Monday, March 12, 2007

Position & Integrity Monitoring System

BPP Technical Services provides a specialist range of engineering expertise, products and services to the offshore oil and gas industry and to the insurance industry.

"A First in Mooring Position and Integrity Monitoring"

An innovative position and integrity monitoring system has been incorporated into the Chevron ALBA turret moored FSU providing enhanced safety.

Developed by BPP Technical Services Ltd for Single Buoy Moorings Inc., who were responsible for the Bottom Mounted Integral Turret (BMIT) and mooring system, it uses chain angle measurements to determine the turret excursion from the calm water reference position and mooring line integrity.

The BMIT is part of the ALBA Floating Storage Unit (FSU) of approximately 120,000 tonnes dwt moored in the central part of the North Sea, 138m deep, west of the Alba North Platform, ANP. The BMIT provides permanent mooring of the FSU which remains free to weathervane and supports the entry of the fluid product transfer into the FSU. Crude oil is loaded into the FSU through a fluid product swivel mounted on the BMIT. Also diesel oil may be transferred. These fluids flow from the ANP through a pipeline and a flexible riser up to the BMIT. For production to continue, it is essential that the mooring integrity is maintained so that the flexible risers remain intact. The FSU must remain on location within its prescribed maximum excursion circle.

The FSU is maintained on location by an array of twelve composite anchor lines. The catenary angle of each chain is measured using an underwater inclinometer mounted on the chain hawse articulation shaft, which has only one degree of freedom. These are monitored by a computer, which uses complex algorithms to derive the BMIT location. This is compared with position information from an Artemis microwave range and bearing unit also forming part of BPP's supply.

The FSU surge oscillations have a period of 100 to 150 seconds and wave periods vary from a few seconds to 17 seconds. The nominal chain angle is 47.5¡ã to the horizontal. A single measure of the mooring system integrity is provided by the amplitude of the FSU excursion, i.e. the offset of the BMIT from its neutral position in the absence of external loads (i.e. loads caused by wind, wave and current). By monitoring the chain angles, it is possible to determine at all times both the excursion and the individual line tensions so that any abnormality can be detected.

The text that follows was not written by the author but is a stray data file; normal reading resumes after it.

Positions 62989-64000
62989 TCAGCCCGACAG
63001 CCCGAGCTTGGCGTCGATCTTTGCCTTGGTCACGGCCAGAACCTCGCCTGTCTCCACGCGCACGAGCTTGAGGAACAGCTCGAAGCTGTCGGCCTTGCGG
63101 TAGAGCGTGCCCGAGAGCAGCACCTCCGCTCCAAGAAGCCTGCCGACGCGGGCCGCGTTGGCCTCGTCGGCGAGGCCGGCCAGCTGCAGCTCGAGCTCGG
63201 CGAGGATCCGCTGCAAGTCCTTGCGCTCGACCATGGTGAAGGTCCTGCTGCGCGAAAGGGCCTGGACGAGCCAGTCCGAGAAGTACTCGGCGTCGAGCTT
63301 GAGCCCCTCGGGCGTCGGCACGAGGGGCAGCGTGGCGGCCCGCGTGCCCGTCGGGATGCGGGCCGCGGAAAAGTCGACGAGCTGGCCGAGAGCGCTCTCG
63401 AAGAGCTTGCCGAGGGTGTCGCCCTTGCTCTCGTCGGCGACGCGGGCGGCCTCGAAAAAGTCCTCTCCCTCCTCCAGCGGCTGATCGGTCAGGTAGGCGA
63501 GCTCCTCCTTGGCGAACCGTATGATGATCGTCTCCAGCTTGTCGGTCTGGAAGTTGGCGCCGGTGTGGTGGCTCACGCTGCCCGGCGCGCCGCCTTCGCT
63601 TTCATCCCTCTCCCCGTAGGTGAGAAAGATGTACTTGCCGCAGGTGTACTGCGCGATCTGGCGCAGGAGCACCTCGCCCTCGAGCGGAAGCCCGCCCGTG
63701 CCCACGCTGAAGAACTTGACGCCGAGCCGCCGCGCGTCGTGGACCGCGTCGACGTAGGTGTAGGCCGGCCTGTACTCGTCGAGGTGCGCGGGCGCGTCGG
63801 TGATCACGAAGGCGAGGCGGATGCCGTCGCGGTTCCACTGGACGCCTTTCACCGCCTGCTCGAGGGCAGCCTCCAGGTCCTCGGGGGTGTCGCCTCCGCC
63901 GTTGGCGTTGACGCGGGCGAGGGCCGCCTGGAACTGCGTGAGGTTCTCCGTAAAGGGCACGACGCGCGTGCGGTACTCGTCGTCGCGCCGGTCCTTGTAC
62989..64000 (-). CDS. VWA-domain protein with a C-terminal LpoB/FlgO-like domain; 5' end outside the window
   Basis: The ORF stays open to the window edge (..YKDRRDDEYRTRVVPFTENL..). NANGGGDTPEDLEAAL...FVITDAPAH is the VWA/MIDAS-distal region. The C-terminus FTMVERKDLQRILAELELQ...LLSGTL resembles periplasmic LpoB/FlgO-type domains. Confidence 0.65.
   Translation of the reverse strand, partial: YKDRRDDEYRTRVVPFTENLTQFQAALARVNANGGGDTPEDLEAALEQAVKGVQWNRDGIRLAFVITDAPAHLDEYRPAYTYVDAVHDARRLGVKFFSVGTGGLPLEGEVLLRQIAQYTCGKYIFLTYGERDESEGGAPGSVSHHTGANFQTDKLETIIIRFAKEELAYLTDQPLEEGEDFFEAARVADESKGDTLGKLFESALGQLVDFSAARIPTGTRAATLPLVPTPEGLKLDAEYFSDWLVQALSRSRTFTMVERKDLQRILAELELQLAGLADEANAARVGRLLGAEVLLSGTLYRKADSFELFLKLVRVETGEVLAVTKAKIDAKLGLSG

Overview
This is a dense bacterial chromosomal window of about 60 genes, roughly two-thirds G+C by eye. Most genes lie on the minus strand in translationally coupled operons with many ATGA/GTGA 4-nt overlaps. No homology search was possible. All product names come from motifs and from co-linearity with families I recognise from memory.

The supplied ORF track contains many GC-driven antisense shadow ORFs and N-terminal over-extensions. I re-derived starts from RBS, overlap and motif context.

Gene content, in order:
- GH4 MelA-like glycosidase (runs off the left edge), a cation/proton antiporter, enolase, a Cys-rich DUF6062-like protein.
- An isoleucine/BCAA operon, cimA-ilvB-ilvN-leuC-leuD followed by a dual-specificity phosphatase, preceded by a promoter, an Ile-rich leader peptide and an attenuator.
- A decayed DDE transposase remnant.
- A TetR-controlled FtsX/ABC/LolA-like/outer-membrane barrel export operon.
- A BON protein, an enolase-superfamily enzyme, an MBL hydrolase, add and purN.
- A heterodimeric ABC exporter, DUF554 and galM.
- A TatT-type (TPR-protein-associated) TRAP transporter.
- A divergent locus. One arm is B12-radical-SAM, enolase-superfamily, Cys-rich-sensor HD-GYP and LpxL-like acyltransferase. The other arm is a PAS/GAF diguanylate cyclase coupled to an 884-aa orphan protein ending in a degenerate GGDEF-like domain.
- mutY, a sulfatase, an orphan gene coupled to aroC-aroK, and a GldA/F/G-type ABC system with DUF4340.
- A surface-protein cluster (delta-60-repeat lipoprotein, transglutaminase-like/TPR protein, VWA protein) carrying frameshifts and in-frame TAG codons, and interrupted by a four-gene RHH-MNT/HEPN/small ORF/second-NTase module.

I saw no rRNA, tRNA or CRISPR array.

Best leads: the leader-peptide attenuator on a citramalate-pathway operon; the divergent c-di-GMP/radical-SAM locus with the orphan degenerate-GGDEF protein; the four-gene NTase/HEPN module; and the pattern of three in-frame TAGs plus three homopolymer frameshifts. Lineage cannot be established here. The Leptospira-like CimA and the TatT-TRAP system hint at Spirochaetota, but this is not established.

Similarly the BMIT position can be monitored using a line-of-sight ranging system, D-GPS or other positioning system to warn of any problems causing unacceptable excursions. In this case the Artemis system is used.

The receiving Artemis antenna mobile station is placed on the radar mast above the FSU control room. The positioning system is equipped with all necessary sensors such that the position of any point on the FSU offset from the receiving antenna can be determined. This is includes roll and pitch sensors mounted near the FSU's pitch and roll centres of rotation to adjust for the FSU movements and relative location of the receiving antenna. The location of the FSU is thus determined relative to ANP on which the fixed Artemis station is located approximately 3km away. The data is further processed to present the position of the BMIT relative to the neutral reference position.

Position and integrity are displayed on dual screens in a variety of formats. The system allows for recovery of long term statistical information and time series gathering which is of benefit in analysing the performance of the FSU and its mooring system, potentially offering data which may be used for improved future designs. The installed system also provides for extensive interfacing with other systems, including alarm reporting and logging, as well as exporting pitch and roll data which may be used in assisting other operations such as with helicopters.

In addition to the above capabilities, the mooring line monitoring system proved of great worth in enabling the installation contractors access to the otherwise unavailable chain angle values to assist in the tensioning of the mooring lines at the time of installation.

It is anticipated that many more of this type of system will see duty throughout the world.

For more information on this subject or related subjects please contact us.

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